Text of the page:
Meal 115: Montenegro
While the language, culture, and some of the food of this little seaside country are definitely Slavic, the food of Montenegro evinces a strong Italian influence. It’s the consequence of centuries under Venetian rule and influence, plus the lingering effect of being a hop across the Adriatic from the boot of Italy. The result is a cuisine that is both high in milkfat but that also has a place for delicate flavors. Really, it was quite delicious.
Ellenby Ellenby Ellenby Ellenby Elizabeth Elizabeth +1 Tink Tink +1 Kristin Winslow Ana DLR Ana DLR +1 Anna Marti Anna Marti +1 Anna Sagatelova
Our guests were the Ellenby family, Elizabeth, Tink, Kristin, Miguel, Ana, Anna, Anna, and friends.
Sok od Šipka | Pomegranate juice
Across much of Montenegro, wild pomegranates grow abundantly, and families press the juice and boil it down to syrup for use all year long.
Pomegranate juice is a fantastic example of the huge price differential you can find when shopping at an ethnic market. I found a three liter jar of the pure juice for $9 at the Russian market; you’d be lucky to buy a liter for that price at your local supermarket. Since it was already at drinking strength, it seemed silly to boil it down just to reconstitute it, so we enjoyed it straight.
In browsing various descriptions of Montenegrin food, just about all of them talked of a good meal starting with preserved meats and various cheeses. Unfortunately, I just couldn’t find the specific meat items they called for (in particular, a local variation of prosciutto), and the descriptions of the cheeses were quite vague. So I did my best and bought some stuff that looked good from the counter of the Russian market. Surprisingly, the most popular component was a generic-looking cheese that was sliced as a wedge from a hefty round; it was kind of in the direction of a queso fresco, but a bit firmer, and a bit squeaky on the tongue.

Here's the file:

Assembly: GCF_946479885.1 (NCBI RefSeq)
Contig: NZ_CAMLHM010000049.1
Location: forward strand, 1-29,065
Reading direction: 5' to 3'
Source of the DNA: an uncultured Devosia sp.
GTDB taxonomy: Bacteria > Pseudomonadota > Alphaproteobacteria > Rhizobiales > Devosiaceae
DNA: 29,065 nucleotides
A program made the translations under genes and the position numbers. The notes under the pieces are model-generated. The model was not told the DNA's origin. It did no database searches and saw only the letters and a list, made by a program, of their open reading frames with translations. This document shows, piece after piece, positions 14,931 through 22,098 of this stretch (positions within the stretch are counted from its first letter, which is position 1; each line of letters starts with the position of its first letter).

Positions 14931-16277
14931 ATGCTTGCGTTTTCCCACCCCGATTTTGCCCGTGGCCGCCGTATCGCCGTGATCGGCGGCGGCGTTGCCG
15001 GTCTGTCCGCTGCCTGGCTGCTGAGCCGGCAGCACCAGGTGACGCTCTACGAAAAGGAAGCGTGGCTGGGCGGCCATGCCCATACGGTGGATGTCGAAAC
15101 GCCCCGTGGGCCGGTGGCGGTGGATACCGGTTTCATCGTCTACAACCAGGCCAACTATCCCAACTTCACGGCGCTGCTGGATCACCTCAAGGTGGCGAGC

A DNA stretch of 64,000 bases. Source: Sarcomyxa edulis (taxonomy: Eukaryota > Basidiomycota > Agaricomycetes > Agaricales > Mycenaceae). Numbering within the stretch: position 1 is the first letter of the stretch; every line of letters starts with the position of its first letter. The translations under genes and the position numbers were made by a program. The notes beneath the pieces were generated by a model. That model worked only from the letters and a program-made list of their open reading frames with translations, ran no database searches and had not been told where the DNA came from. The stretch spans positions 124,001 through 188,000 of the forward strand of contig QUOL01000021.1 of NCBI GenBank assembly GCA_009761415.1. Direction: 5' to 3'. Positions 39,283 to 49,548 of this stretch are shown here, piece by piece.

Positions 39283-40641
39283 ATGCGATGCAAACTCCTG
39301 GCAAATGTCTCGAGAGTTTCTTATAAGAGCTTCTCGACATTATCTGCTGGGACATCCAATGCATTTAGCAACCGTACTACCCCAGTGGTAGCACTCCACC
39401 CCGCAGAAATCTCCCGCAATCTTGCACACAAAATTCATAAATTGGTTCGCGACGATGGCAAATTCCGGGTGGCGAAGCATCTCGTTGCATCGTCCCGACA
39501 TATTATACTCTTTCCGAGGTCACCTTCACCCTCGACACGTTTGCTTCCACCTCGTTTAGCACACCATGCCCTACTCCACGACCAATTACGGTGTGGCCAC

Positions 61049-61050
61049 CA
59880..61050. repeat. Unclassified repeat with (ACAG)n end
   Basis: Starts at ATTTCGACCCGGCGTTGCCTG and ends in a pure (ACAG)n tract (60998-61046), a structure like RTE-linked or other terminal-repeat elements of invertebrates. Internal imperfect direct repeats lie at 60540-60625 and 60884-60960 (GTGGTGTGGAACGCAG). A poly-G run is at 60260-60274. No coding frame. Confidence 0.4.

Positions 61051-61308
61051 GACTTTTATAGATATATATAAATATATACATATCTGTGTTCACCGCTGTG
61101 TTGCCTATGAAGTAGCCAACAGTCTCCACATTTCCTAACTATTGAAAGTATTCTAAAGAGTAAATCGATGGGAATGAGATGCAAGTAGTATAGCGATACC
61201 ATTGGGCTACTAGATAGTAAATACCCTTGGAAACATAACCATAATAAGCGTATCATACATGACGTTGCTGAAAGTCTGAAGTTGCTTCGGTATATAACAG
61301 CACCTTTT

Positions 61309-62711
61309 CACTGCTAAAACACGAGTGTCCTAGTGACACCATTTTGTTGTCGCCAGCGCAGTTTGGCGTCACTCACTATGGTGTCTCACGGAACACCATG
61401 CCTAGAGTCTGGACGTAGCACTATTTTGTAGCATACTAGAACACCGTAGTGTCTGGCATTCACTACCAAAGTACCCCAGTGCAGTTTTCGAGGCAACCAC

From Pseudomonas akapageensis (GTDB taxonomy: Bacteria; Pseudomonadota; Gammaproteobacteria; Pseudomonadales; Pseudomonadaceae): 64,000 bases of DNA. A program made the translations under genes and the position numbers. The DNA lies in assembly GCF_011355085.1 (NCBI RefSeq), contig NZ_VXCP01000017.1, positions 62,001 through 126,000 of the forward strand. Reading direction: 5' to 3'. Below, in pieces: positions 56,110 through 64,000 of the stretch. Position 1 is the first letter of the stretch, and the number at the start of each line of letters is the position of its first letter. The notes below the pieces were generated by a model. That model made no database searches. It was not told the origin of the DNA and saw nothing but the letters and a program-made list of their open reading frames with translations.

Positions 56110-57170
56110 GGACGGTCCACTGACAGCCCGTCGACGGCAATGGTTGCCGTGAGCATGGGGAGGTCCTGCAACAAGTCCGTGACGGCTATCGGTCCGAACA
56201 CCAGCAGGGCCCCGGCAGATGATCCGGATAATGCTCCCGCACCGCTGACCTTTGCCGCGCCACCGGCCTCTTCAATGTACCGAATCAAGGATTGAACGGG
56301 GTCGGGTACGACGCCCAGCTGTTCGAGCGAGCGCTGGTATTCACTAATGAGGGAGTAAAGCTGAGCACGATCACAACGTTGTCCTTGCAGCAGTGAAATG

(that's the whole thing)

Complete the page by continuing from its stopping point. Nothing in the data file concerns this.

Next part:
Pogača | Rustic bread | Recipe
A rich bread for a rich meal! Note how all the liquid comes from animal products, there’s not a drop of water in the dough. With all that lactose, it’s a quick riser, so there’s not a ton of flavor development from the yeast. But this bread has a solid crumb that’s equally good with cold cuts as well as soup.
Raštan | Collards | Recipe
With all the heavy meat and dairy in the rest of the meal, thank goodness there’s a common dish of greens to provide a bit of balance. I made them without the pork because we had some non-red-meat eaters, but it was still nice. I like the bit of flour in there to make it a bit saucy, too.
Brav u Mlijeku | Lamb in milk | Recipe
What a happy accident! Since I ran out of stovetop space, I put the pot of lamb chunks in a milk bath into a low oven, left it uncovered, and then kinda forgot about it until the smell was irresistible. The milk got really thick, and the lamb got really soft, so it was all one great, smooth mess of a really dense and spectacularly tasty dish. Delicious as it was, I’m not confident I actually made it Montenegrin-style — while I heard many mentions of lamb in milk, details on the preparation were few, so I turned to this recipe from nearby Italy instead. Any leads, my friends?
Riblja čorba | Fish soup | Recipe
So simple, so tasty. It hardly requires a recipe: simmer fish with some vegetables and garlic, strain it and remove fish, cook rice with olive oil in the broth, put fish back in. Despite the lack of any exotic ingredients or flavor combinations, as long as you’ve got good fish (in this case, rockfish and black cod from the farmers market), you’ve got a great soup.
Smočani kačamak | Fatty porridge | Recipe
Can’t decide between polenta and mashed potatoes? Well, how about both, mixed with a hefty dose of sour cream plus some cheese! It was really tasty and extremely unnecessary given how much other rich food we had. Everyone ate it anyway, because it’s as yummy as it sounds.
Pomegranate sorbet | Recipe
Probably the most appropriate way to enjoy Montenegro’s most representative fruit would have been to simply peel and eat, but they were out of season. Given the Italian culinary influence, I figured a sorbet would be appropriate. It’s hard to tell if this is something they’d actually eat in Montenegro, but it was a delicious and light conclusion to an otherwise heavy meal.